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The Value of Trusted Relationships in the Workplace

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Obviously, there is a lot we still have to discover regarding the mysteries of the brain. But there are also some very clear insights that have begun to emerge regarding what underlies human behavior. Research at the University of Virginia under the brilliant eye of cognitive neuroscientist James Coan, PhD, tells us a lot about our need for relationships we can count on in good times and bad. He explains how we evolved in a “social ecology,” in groups that enhanced our survival and how we can now measure the benefits of safe and secure attachments. Employees with trusted relationships at work, for example, have shown much higher levels of workplace engagement. At Engagient, we focus on three foundational emotional needs: safety (physical and emotional), safe and secure attachments, and the need for meaning or purpose.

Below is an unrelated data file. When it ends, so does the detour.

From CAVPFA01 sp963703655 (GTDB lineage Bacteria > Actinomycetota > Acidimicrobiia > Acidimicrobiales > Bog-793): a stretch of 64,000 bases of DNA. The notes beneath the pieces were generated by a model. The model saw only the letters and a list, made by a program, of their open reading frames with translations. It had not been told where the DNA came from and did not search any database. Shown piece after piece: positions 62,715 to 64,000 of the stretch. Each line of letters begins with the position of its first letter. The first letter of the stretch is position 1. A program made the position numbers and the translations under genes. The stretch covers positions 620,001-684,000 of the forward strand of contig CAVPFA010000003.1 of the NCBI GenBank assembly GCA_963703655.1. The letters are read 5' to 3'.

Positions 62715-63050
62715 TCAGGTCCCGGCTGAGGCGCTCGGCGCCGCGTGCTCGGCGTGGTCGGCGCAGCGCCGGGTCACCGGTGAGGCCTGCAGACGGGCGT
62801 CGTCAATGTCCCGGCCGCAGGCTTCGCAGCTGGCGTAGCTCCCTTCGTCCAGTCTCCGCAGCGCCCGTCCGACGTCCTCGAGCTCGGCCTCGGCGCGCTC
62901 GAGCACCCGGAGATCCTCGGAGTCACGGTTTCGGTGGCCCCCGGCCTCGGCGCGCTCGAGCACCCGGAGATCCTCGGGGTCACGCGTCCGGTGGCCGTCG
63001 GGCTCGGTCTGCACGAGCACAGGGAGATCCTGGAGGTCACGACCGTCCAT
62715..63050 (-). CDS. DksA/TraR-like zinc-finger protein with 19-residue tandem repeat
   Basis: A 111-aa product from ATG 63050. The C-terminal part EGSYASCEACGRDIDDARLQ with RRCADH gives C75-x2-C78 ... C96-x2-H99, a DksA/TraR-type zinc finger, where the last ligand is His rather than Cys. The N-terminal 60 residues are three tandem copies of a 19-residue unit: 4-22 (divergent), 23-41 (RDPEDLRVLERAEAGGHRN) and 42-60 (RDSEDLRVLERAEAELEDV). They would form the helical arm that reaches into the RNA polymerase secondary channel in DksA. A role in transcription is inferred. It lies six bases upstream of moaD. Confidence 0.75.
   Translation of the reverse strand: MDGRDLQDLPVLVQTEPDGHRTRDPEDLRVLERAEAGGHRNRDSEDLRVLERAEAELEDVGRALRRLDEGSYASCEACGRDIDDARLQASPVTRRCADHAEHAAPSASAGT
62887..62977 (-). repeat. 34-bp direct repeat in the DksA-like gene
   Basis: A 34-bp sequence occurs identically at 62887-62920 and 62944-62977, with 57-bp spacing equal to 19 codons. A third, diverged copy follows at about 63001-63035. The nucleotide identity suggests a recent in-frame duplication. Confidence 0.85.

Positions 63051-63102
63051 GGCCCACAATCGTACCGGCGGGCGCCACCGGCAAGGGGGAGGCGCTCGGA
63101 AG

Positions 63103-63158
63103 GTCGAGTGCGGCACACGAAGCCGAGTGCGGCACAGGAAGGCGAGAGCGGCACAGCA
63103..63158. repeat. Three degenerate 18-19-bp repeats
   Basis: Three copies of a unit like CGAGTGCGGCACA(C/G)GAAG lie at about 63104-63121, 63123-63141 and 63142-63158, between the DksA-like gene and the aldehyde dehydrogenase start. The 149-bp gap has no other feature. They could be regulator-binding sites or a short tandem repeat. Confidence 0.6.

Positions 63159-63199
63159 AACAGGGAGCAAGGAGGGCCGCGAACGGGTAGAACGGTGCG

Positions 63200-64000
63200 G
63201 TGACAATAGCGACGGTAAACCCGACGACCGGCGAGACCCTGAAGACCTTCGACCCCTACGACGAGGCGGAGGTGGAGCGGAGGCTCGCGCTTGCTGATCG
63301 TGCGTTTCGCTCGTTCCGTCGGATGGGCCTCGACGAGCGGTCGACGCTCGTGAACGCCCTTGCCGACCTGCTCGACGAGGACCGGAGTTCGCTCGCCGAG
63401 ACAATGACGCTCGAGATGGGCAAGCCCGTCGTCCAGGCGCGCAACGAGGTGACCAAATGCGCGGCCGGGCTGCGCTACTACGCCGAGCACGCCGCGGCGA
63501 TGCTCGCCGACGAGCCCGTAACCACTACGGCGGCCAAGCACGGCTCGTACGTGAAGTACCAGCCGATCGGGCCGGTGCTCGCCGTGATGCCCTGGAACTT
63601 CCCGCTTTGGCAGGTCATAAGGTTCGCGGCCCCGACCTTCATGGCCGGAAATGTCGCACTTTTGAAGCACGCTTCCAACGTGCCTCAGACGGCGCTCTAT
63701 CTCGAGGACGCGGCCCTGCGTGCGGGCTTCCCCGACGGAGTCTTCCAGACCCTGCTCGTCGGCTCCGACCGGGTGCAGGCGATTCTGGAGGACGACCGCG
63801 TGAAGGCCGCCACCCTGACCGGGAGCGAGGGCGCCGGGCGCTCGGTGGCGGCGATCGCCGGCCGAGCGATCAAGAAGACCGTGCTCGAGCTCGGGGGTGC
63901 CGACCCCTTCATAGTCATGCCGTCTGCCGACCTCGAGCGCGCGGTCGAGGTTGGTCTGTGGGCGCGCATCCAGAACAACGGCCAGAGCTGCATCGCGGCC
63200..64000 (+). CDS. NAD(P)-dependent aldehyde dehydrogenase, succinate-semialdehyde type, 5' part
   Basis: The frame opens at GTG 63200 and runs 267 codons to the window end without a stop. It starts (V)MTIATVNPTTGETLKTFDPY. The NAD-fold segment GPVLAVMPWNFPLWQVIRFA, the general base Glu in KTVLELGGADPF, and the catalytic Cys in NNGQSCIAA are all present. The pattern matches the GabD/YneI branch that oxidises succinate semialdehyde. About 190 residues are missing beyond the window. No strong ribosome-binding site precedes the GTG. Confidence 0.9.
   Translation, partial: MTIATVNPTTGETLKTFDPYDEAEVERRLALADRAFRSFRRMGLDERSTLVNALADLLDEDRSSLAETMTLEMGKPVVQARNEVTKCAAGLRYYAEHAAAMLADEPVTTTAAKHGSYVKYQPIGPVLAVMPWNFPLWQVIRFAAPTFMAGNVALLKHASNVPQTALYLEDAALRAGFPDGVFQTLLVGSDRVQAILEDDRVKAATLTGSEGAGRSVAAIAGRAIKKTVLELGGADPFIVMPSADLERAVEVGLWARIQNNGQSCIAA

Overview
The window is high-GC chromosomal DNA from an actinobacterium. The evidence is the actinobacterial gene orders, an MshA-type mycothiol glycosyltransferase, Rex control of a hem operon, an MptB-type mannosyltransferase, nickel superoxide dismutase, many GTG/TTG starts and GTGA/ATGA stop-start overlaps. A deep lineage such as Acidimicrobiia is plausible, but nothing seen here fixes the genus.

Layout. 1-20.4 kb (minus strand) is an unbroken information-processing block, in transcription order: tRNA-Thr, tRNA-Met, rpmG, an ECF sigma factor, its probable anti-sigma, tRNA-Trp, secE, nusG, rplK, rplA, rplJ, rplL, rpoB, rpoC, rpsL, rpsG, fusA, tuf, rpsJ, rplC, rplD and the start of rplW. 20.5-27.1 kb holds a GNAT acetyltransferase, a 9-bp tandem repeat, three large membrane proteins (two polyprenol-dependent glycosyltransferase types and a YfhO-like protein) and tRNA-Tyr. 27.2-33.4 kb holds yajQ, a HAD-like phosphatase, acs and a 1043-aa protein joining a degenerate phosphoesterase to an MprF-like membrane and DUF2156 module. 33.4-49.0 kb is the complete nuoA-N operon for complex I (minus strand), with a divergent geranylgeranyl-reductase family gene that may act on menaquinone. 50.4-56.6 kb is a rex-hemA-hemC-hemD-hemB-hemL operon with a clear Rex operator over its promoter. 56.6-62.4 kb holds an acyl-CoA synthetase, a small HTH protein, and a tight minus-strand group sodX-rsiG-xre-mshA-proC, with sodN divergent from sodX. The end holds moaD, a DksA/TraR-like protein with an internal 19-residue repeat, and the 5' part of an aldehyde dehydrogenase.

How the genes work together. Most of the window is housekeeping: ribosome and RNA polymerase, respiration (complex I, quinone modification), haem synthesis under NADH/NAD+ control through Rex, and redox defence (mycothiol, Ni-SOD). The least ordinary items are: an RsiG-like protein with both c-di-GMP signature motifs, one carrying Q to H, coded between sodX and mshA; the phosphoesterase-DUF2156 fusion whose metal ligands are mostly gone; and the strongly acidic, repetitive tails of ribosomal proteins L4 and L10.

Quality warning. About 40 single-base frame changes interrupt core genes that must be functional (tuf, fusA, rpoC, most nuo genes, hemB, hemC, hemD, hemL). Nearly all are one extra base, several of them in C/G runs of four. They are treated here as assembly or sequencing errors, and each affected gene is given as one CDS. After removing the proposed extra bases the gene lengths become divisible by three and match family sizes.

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Don Rheem’s presentation on Employee Engagement gets underneath the real “whys” on the behavior of discretionary effort. I found his examples to be relative and understandable. I see how our leaders are making better connections with the hearts of our people, so everyone better understands the goals of the enterprise.

--Peter Rittenhouse, Director of Supply Chain
Nestle Waters
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